Europe is warming twice as fast as other continents

Europe is the fastest warming continent in the world, according to a report recently published by the World Meteorological Organization.

The State of the climate in Europe report cites the loss of more than 25 meters of ice loss in alpine glaciers, and 20 meters of loss in Greenland (a Danish territory), as particularly responsible for the rise in sea levels.

Events related to climate change have also caused more than $50 billion in damage.

In its statement releasing the report, the WMO described Europe as the “live image” of a world burdened by global warming. Since 1990, temperatures in Europe have experienced an average rate of temperature increase of 0.5 degrees each decade.

This rate is twice that of the next fastest warming continent.

The WMO says high-impact weather and climate events – nearly 85% of which were floods and storms – directly affect around 510,000 people.

Extreme heat has also taken its toll, with provisional record temperatures recorded in southern Italy in August reaching 48.8C. These temperatures have influenced drought and low rainfall across the Mediterranean, leading to deadly wildfires that have burned three times as much land as the region’s 15-year average through 2020.

But are carbon emissions falling in Europe?

Fuel prices and the COVID-19 pandemic have had a major influence on reducing the continent’s carbon emissions, the WMO has found.

A 31% drop in carbon emissions between 1990 and 2020 has been recorded, although it is expected to be much less in 2021 due to the easing of COVID-19 restrictions and changes in fuel prices.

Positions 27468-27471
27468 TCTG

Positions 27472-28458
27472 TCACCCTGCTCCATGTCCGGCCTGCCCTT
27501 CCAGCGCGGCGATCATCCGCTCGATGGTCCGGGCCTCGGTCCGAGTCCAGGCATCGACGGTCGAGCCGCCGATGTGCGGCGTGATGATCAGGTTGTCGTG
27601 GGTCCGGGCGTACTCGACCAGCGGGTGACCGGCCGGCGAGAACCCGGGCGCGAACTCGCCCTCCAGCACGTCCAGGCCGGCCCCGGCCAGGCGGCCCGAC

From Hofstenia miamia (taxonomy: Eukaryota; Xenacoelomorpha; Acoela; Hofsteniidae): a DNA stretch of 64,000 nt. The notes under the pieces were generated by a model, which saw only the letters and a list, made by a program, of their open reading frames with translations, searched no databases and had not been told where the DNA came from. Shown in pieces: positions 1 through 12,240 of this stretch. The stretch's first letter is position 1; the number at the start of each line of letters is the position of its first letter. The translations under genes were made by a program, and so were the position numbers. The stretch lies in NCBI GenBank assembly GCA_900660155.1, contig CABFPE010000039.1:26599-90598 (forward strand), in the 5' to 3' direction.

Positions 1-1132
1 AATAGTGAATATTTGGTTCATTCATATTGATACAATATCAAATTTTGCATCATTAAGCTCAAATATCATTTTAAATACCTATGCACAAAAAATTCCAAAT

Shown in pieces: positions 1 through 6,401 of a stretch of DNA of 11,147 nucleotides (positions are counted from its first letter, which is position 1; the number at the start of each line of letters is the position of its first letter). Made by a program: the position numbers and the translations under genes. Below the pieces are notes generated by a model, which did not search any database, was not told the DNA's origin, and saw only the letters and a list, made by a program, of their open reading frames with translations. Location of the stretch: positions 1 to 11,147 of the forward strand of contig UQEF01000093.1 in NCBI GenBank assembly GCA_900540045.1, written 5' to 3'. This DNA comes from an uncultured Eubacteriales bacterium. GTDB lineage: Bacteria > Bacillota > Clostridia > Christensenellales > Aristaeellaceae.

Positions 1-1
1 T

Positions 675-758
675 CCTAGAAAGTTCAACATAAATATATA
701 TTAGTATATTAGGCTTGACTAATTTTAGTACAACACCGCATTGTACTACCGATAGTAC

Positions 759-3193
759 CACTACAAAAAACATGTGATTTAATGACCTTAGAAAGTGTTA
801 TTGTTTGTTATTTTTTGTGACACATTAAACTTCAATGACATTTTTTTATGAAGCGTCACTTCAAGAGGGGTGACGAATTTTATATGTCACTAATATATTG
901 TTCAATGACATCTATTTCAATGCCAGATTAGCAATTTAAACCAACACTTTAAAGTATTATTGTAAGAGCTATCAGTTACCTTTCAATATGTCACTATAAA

2021 also marked the introduction of EU legislation to make net zero by 2050 a legally binding goal for member countries.

Although temperature data provided by six datasets showed a decrease in 2021 from the previous year, it still marked one of the 10 warmest years on record.

And observers will be eagerly awaiting the release of the 2022 assessment next year, after record summer droughts and heat waves put pressure on European nations.

Even now, parts of the continent are recording their hottest temperatures for November on record.

“[Europe] reminds us that even well-prepared societies are not immune to the impacts of extreme weather events,” said WMO Secretary-General Professor Petteri Taalas.

“This year, as in 2021, large parts of Europe have been affected by widespread heat waves and drought, fueling wildfires. In 2021, exceptional flooding has caused death and devastation.

“On the mitigation side, the good pace of reducing greenhouse gas emissions in the region should continue and ambition should be further increased. Europe can play a key role in achieving a carbon neutral society by mid-century to meet the Paris Agreement.

Read more: What Europe’s heatwaves mean for Australia

Future prospects

The release of the report comes ahead of the global climate change conference to be held in Egypt, where delegations from around the world will gather to recalibrate efforts to combat climate change.

Last year’s COP26 conference in Glasgow was criticized for removing language to phase out coal from the final deal. In its place came the language to “phase out” its use. Coal is the main source of carbon emissions from energy consumption.

Likewise, several countries have failed to renew important carbon reduction targets by the end of the decade, seen as a major tipping point if we are to reach net zero by 2050.

The WMO has echoed the most recent predictions of the Intergovernmental Panel on Climate Change that weather, climate and water disasters will increase in the future and that Europe will experience temperature increases at rates above the world average.